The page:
Organic Food Market Growing--Even in Oklahoma

Organic Food Market Growing--
Even in Oklahoma

Organic markets surviving in Oklahoma

By JENNIFER L. BROWN, Associated Press

EDMOND, Oklahoma

J.B. Pratt is betting that a large organic supermarket stocked with
non-waxy apples and pesticide-free sprouts will be a hit in a region better
known for barbecue than tofu.

His newly opened Pratt's Wellmarket is the largest organic market in the
state, and he admits it's a risky proposition, in part because of people
like David Wright.

The self-described sausage lover found himself in the new store recently
with a friend from Boulder, Colo. Wright balked at the idea of spending $3
for a dozen eggs, even if the laying chickens weren't cooped up all day or
given feed containing antibiotics and hormones. "Personally, it's not worth
it to me," he said.

Still, Pratt believes people will respond to his store, which also sells
recycled toilet paper, products made without animal testing and foods
without preservatives.

"People come in and say, 'I never knew food could taste like this,"' said
Pratt, whose family owns eight grocery stores in Oklahoma. "People are
responding. But we still have a lot of educating to do."

To help with that education, he offers free food samples and recipes in the
store. "People say this is a hamburger town. I say we'll give them organic
hamburger. Obviously, I'm a risk-taker."

Pratt carefully chose the store's location in suburban Edmond, just north of
Oklahoma City. He was concerned that an organic market might not survive
in rural towns or even in the inner cities. He's had to pull organic food
offerings out of his conventional grocery stores in some Oklahoma towns.
The store's produce is organic - grown without pesticides and not
genetically altered. And Pratt's sells meat that has not been irradiated, a
process in which radiant energy is used to kill bacteria.

Pratt, who grew up in Ardmore, said he believes Oklahoma's attitude toward
health is changing and he wants to help it along.

Akins Natural Foods Market in Oklahoma City also offers organic fare, but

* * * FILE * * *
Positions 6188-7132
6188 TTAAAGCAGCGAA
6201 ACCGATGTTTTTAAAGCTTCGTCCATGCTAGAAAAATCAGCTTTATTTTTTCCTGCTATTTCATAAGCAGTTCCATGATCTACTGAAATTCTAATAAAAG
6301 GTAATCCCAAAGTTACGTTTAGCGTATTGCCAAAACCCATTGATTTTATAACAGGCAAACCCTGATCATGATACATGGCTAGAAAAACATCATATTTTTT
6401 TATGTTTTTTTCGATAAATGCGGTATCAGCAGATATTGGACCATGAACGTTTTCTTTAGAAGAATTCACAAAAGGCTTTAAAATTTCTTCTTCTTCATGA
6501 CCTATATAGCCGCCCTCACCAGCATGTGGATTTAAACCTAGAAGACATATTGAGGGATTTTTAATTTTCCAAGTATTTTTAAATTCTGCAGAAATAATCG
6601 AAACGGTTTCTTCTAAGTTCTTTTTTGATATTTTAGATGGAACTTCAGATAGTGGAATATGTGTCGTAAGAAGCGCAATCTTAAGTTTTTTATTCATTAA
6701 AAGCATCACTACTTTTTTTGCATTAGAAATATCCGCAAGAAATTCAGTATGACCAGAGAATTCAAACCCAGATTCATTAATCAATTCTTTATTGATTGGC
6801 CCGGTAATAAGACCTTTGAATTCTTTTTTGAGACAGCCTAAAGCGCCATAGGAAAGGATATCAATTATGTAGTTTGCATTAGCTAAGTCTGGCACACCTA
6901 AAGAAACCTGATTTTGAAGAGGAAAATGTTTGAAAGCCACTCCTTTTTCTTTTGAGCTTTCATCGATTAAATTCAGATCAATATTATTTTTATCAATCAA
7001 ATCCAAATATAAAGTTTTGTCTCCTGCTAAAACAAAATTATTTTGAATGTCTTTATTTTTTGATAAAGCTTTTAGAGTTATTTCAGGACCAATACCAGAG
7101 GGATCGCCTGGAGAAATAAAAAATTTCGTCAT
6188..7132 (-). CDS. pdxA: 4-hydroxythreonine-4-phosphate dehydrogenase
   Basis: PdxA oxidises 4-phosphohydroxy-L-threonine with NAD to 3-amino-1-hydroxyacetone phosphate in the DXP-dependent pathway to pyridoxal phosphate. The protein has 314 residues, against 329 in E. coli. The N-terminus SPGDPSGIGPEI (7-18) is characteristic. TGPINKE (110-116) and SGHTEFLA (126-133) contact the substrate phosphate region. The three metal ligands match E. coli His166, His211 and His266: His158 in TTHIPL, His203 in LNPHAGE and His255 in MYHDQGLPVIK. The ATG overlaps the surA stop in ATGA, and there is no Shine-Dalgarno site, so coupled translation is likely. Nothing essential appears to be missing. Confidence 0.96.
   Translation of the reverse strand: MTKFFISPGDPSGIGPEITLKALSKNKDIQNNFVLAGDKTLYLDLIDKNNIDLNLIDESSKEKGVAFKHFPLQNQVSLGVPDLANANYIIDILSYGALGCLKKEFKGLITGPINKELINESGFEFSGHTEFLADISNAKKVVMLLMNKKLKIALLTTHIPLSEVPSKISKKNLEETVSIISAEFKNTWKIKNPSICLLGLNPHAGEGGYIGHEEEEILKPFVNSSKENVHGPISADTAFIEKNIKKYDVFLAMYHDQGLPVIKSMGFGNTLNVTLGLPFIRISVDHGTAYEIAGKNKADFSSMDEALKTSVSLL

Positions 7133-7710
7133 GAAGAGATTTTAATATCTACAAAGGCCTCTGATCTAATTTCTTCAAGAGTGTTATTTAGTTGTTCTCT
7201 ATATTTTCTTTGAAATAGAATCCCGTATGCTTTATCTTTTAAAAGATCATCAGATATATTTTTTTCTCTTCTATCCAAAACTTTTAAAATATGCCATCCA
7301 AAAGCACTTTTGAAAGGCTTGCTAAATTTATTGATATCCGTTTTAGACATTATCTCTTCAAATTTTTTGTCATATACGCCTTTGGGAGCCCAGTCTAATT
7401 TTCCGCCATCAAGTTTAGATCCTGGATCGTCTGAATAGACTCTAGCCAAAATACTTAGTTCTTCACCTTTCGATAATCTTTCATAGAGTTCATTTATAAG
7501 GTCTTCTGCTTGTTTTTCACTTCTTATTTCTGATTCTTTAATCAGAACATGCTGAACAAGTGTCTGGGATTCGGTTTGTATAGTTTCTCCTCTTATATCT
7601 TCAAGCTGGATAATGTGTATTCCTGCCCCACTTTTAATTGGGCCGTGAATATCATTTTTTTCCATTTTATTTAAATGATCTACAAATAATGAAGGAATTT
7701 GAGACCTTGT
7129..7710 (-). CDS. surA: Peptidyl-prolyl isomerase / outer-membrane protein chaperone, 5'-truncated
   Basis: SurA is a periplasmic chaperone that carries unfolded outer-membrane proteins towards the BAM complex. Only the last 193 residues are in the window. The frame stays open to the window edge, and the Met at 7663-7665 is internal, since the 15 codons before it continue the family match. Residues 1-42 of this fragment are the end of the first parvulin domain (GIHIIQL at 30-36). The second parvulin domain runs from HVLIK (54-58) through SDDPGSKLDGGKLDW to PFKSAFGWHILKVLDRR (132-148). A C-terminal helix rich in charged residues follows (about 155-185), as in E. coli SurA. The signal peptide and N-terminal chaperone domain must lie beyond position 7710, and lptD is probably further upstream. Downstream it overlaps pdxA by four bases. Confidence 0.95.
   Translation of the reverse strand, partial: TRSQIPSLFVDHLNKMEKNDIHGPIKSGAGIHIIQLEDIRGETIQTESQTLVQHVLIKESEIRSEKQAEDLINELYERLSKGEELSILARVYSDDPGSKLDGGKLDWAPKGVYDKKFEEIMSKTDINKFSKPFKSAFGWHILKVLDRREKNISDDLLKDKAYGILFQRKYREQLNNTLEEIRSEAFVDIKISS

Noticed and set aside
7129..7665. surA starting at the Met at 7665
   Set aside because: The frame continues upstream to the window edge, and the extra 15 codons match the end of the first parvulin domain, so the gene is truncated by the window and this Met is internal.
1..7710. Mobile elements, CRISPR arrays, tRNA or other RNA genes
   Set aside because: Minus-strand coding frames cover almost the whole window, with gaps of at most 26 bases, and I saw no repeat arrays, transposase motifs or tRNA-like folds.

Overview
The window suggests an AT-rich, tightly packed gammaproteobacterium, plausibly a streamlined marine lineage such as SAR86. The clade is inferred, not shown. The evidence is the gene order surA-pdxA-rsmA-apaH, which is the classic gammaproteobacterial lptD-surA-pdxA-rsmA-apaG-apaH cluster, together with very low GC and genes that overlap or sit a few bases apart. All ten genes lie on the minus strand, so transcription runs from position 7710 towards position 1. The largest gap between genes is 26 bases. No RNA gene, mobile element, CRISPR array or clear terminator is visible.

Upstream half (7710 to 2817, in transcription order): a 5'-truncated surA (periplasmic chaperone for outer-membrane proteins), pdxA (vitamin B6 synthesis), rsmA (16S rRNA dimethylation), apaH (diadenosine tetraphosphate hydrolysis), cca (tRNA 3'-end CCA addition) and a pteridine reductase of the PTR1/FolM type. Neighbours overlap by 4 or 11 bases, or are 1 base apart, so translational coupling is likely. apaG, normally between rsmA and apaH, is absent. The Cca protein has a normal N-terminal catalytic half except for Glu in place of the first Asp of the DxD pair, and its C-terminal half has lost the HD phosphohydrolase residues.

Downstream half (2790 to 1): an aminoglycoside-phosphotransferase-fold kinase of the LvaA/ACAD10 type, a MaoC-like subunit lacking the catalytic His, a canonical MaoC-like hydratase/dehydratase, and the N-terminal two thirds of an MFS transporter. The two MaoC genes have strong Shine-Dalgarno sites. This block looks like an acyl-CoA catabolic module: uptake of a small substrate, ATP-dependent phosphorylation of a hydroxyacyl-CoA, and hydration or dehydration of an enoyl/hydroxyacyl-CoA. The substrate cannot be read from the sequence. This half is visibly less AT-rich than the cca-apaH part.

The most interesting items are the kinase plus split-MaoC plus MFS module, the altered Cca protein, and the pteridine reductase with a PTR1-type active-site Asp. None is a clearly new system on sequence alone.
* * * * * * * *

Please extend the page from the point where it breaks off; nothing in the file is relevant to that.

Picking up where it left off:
the store is smaller than Pratt's and has less selection.

Akins nutrition director Mary Ann O'Dell said more people are shopping at
the market and the company's two Tulsa stores as selection improves and
prices start to decrease.

"In these areas, it just takes a little more time," she said. "The future is
going to get better."

Ronnie Cummins, national director for the Minnesota-based Organic
Consumers Association, said 10 million families in the United States are buying
organic food each week, and that number has increased by 25 percent every
year in the last decade.

This year, grocery stores across the country will sell $10 billion in
organic food, about 2 percent of all food sales, he said.

"The marketplace pressure is going to force every supermarket to carry
organic," Cummins said. "This idea of using food irradiation to clean up
filthy meat and eggs, consumers don't like that. Why should you buy
irradiated eggs and meat when you can buy organic?"

Steve Urow, spokesman for the national nonprofit GreenPeople in Santa
Monica, Calif., said some people don't want to pay more for food just
because it's healthier.

"They would rather eat junk," he said. "It's almost as though you have to
develop a taste for wholesome food."

Many organic food stores in Oklahoma say the key to growth is education.
Audra Hawkinson, marketing director for Wild Oats in Tulsa, said some
customers don't understand why their food costs more than the food at
conventional grocery stores. Some first-time customers walk out complaining.
"It's been a growing process," she said. "It's a matter of education."
Alisa Hall, who owns Down to Earth Naturals health food and vitamin store in
Edmond, said selections in the Oklahoma market are slim. She fills orders by
mail for people who can't find nutritional supplements and natural medicines
in their hometowns.

She said the state slowly is becoming more progressive and health-conscious.
Like Pratt, she believes Edmond is helping lead the way.
"New people have moved to the area," she said.
"Edmond has the income level and the educational level, but I don't know
about the attitude."

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